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Description: Adams John Quincy 1767 - 1848 J.Q. Adams' free frank to a prominent resident of Weymouth, Massachusetts, where his mother was born and his parents were married Address Panel Free Franked "J.Q. Adams," 5.5" x 3". Addressed by Adams to "Lemuel Humphrey Esqr / Weymouth / Masstts." No postmark. Fine condition.The Massachusetts Historical Society records two letters sent to Lemuel Humphrey (1784-1857) by John Quincy Adams, both from Washington, one on October 18, 1837, and the other on February 1, 1843, each as Congressman. John Quincy Adams represented his Massachusetts district in the House of Representatives from March 4, 1831, until his death on February 23, 1848. Adams' parents John Adams and Abigail Smith were married in Weymouth; Abigail was born in Weymouth.From The Humphreys family in America, Volume Two, by Frederick Humphreys (New York: 1885) "Esquire Lemuel Humphrey was a man of unusual ability, and of a good academic education - for many years one of the most influential men of the town. He was long a teacher there, and as such enjoyed a high reputation - the older members of the present generation well remember him as one who believed in the disciplinary rod, and did not spare its use. He held the position also of village lawyer, doing most of the local business, such as drawing up legal documents, and surveying. Probably no one was more familiar with the real estate in the 'North Parish' than he who made most of the transfers that took place in the first half of the nineteenth century. He was also highly esteemed by his townsmen for his judgment, sagacity and honesty, as evidenced by the fact that they retained him in their most responsible offices during the greater part of his life, such as Selectman, Assessor, Town Treasurer, and Representative in the State Legislature."

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John Quincy Adams signs a Land Grant in 1828 to John Brown for land in Ohio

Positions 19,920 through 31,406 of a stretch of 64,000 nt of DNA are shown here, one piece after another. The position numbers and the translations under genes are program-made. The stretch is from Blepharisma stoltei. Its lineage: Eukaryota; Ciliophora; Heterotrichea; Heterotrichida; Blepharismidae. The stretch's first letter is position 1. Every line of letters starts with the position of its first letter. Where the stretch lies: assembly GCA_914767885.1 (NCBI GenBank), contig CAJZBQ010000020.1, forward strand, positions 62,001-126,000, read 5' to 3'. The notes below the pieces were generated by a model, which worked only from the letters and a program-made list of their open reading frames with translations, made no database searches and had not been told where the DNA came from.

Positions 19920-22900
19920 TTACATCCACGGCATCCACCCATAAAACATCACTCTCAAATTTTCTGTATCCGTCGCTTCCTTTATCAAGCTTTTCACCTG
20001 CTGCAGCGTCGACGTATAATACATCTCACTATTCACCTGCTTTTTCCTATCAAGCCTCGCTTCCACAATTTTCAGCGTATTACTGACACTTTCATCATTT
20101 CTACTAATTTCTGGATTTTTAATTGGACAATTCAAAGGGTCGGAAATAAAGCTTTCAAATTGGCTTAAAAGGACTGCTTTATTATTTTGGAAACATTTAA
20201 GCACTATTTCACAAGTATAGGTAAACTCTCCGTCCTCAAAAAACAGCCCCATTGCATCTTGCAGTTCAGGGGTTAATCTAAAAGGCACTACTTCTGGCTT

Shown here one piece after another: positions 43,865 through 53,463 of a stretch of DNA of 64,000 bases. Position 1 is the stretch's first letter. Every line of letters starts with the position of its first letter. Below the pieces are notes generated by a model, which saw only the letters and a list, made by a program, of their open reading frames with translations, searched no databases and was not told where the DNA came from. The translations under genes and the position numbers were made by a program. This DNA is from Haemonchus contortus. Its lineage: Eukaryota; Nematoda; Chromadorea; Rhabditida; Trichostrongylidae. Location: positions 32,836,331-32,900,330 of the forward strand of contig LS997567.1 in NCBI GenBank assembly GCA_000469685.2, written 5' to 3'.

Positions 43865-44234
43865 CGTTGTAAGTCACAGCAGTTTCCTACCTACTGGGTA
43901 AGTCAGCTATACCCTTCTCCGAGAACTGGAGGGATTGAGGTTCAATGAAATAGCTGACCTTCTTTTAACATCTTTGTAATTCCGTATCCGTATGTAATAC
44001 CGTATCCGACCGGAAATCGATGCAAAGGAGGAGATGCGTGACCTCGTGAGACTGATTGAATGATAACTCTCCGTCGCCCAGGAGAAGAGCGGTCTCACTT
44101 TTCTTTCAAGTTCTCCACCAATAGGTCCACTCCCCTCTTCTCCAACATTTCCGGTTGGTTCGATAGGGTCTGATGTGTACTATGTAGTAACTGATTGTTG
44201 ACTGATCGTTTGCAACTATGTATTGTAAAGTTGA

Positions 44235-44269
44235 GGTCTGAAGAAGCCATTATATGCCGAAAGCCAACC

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Description: Adams John Quincy 1767 - 1848 John Quincy Adams signs a Land Grant in 1828 to John Brown for land in Ohio Partially printed land grant on parchment. 15" x 9.25", For "One Hundred and Eighteen and fifty two hundredths of an acre" with payment made by "John Brown". Signed by President John Quincy Adams as "J.Q. Adams". And dated the "twelfth" day of May in the year of our Lord One thousand eight hundred and "twenty eight". Expected folds but in excellent condition as the piece was issued on parchment. Original seal is missing but the embossed area shows the expected left over impressment. Overall fading with pale staining, but Adams signature still maintains strong contrast.An excellent condition early Land grant issued for land in "Cincinnati Ohio" to a "John Brown". With a strong wonderful signature of President John Quincy Adams. While there is no way without significant hours of research that it can be proven, there is a possibility that his land grant is for John Brown, the infamous abolitionist whose ultimate demise was in being hung. before that period of his life, John Brown had moved back and forth, having lived, worked and bought land in Ohio on several occasions. By the age of 5, his family consisting of his parents and 7 other siblings lived in Ohio where his father acquired land and opened a Tannery. Although John Brown moved away around the age of 16, he moved back to Ohio by the age of 20, worked briefly at this father's tannery before opening a successful tannery of his own outside of town with his adopted brother and married Dianthe Lusk. In 1825, John moved again, this time to Pennsylvania, however he still operated an interstate business with a partner involving cattle and leather production also located in Ohio (again most likely requiring land ownership). And then by 1836 moved back to Ohio with his wife and children, where he borrowed money to buy land in the area, building and operating a tannery in partnership with Zenas Kent. By this time, John Brown was known as a farmer, wool merchant, tanner, and land speculator, and by the mid-1840s Brown had built a reputation as an expert in fine sheep and wool, and entered into a partnership with Col. Simon Perkins of Akron, Ohio, whose flocks and farms were managed by Brown and sons. Brown eventually moved into a home with his family across the street on Perkins Hill.One can locate more about his early life in Ohio via the following link: https://en.wikipedia.org/wiki/John_Brown_(abolitionist)With such a common name as "John Brown" we cannot be sure that this is the abolitionist or a namesake and thus over it priced as the garden variety document.